What to Do If You Think a Fellow Dancer Is Having a Mental Health Crisis
When it comes to mental health, dancers are the ones on the frontlines trying to support each other. Many find themselves routinely confronted with concerns for their friends. Maybe it's the dancer down the barre who you know is cutting, or the partner who only speaks about himself with disparagement and disgust.
According to Dr. Sharon Chirban, a sports psychologist who works with dancers at Boston Ballet, it is normal for peers to seek each other out when dealing with mental health issues. Yet many are unsure of what to do when a friend approaches them. Keep these six actions in mind the next time you need to help a fellow dancer.
Listen Without Judgment
Don't feel like you should play the role of a mental health professional, warns Dr. Leigh Skvarla, a counselor who works with athletes and performing artists in Pittsburgh. "Don't try to 'solve' the situation. Rather, listen to what they are saying," she says. "Sometimes people don't need you to give them solutions. They will benefit from you sitting with them and acknowledging that they're struggling."
Don't Agree to Be Off-The-Record
Skvarla warns against promising to keep the conversation secret. "This not only isolates your friend, but can make you feel alone with their challenge too."
Take The Initiative
If you notice that a fellow dancer is clearly suffering without support, talk with them. "Don't assume that they will get help by themselves," says Skvarla. Observations should be the foundation of your message. "I-statements work well," she says, "such as saying: 'I noticed that you didn't show up for class for the past two days. Are you okay?' "
Watch Out for Red Flags
How do you know if a friend's problem warrants an evaluation with a mental health professional? Skvarla suggests looking out for changes in your friend's personality or emotional expression, including the following:
- shutting down when they were previously open about their mood
- behaving as if everything is fantastic
- believing that nobody likes them
- changes in sleep habits
- changes in nutrition and weight
- social withdrawal
- illegal drug use
- making distressing or hopeless comments
- feeling sad for two weeks or more
Ask for Backup
If your friend's behavior has not improved, they may need more help than you can offer. "Take the question you might have about someone's well-being, even anonymously, to the person who you think is the most sensitive to the health of the dancer," advises Chirban. This is often a parent, but it may be a teacher or artistic staff member.
Know that your friend might initially be hurt. "It is possible that they will be angry," says Skvarla, "and that is valid." Being "outed" can cause embarrassment or shame. But remember that in the long-term, your friend will most likely be grateful.
Don't Forget Self-Care
While your friend is struggling, it is possible that you will as well—it's an emotional burden to feel responsible for someone else's well-being. "On an airplane, the flight attendant will remind you to put your oxygen mask on first before you help others. The same principle applies," says Skvarla. "Taking care of yourself is critical." Carve out time to meditate if it helps you, connect with other friends or seek quiet time for yourself.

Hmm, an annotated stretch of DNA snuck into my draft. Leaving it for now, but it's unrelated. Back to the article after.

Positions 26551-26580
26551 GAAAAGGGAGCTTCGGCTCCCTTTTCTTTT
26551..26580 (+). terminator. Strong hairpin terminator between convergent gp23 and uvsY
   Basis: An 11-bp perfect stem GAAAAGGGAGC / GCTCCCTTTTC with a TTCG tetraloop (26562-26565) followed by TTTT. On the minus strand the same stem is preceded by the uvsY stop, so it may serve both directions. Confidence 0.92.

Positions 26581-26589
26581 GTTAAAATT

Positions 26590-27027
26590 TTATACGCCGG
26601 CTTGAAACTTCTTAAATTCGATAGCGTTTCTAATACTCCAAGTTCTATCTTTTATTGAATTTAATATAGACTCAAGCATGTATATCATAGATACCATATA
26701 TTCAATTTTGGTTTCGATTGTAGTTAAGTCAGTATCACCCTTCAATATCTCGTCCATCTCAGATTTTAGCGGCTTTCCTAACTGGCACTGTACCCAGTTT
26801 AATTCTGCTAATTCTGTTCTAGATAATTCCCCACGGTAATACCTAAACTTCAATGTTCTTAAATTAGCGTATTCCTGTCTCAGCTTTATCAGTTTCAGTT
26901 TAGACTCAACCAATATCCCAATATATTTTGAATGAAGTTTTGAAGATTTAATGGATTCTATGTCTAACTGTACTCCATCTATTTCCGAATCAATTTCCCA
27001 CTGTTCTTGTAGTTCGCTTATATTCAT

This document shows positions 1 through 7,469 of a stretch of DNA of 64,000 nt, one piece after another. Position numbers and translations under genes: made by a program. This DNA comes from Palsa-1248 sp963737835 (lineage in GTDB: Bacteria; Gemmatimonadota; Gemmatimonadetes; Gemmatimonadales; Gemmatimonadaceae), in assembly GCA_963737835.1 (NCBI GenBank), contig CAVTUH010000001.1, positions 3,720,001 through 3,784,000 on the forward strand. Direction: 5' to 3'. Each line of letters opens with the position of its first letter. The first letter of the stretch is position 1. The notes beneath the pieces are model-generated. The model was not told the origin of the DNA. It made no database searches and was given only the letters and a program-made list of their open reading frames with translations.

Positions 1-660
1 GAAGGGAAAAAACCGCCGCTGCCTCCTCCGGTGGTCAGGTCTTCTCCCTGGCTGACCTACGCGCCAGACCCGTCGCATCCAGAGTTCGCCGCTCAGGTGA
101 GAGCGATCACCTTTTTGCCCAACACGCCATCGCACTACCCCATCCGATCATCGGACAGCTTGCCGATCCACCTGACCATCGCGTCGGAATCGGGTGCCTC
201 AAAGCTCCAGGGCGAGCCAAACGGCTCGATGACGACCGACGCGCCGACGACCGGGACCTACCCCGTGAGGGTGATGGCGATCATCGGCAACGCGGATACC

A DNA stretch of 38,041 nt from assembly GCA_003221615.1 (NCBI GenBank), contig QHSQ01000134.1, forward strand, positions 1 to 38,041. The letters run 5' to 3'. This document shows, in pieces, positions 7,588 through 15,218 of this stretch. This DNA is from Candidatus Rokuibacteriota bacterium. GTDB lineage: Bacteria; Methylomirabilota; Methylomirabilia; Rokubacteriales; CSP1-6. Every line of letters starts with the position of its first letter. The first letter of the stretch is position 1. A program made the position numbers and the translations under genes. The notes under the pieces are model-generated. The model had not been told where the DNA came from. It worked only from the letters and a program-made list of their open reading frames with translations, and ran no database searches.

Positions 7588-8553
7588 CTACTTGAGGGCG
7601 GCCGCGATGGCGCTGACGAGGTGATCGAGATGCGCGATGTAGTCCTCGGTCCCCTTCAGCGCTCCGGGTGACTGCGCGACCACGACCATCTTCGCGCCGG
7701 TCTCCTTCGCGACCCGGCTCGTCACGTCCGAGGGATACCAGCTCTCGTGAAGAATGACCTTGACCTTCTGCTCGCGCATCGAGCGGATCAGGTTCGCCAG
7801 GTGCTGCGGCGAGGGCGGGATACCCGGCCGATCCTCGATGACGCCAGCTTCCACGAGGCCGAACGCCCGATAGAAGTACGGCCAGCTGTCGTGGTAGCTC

- Mental Health Needs More Than "Dance Isn't for Everyone" ›
- Why Are We Still So Bad At Addressing Dancers' Mental Health ... ›
If "Fosse/Verdon" whet your appetite for the impeccable Gwen Verdon, then Merely Marvelous: The Dancing Genius of Gwen Verdon is the three-course meal you've been craving. The new documentary—available now on Amazon for rental or purchase—dives into the life of the Tony-winning performer and silver-screen star lauded for her charismatic dancing.
Though she's perhaps most well-known today as Bob Fosse's wife and muse, that's not even half of her story. For starters, she'd already won four Tonys before they wed, making her far more famous in the public eye than he was at that point in his career. That's just one of many surprising details we learned during last night's U.S. premiere of Merely Marvelous. Believe us: You're gonna love her even more once you get to know her. Here are eight lesser-known tidbits to get you started.
Every dancer knows that how you fuel your body affects how you feel in the studio. Of course, while breakfast is no more magical than any other meal (despite the enduring myth that it's the most important one of the day), showing up to class hangry is a recipe for unproductive studio time.
So what do your favorite dancers eat in the morning to set themselves up for a busy rehearsal or performance day?
When it comes to dance in the U.S., companies in the South often find themselves overlooked—sometimes even by the presenters in their own backyard. That's where South Arts comes in. This year, the regional nonprofit launched Momentum, an initiative that will provide professional development, mentorship, touring grants and residencies to five Southern dance companies.
You ever just wish that Kenneth MacMillan's iconic production of Romeo and Juliet could have a beautiful love child with the 1968 film starring Olivia Hussey? (No, not Baz Luhrmann's version. We are purists here.)
Wish granted: Today, the trailer for a new film called Romeo and Juliet: Beyond Words was released, featuring MacMillan's choreography and with what looks like all the cinematic glamour we could ever dream of: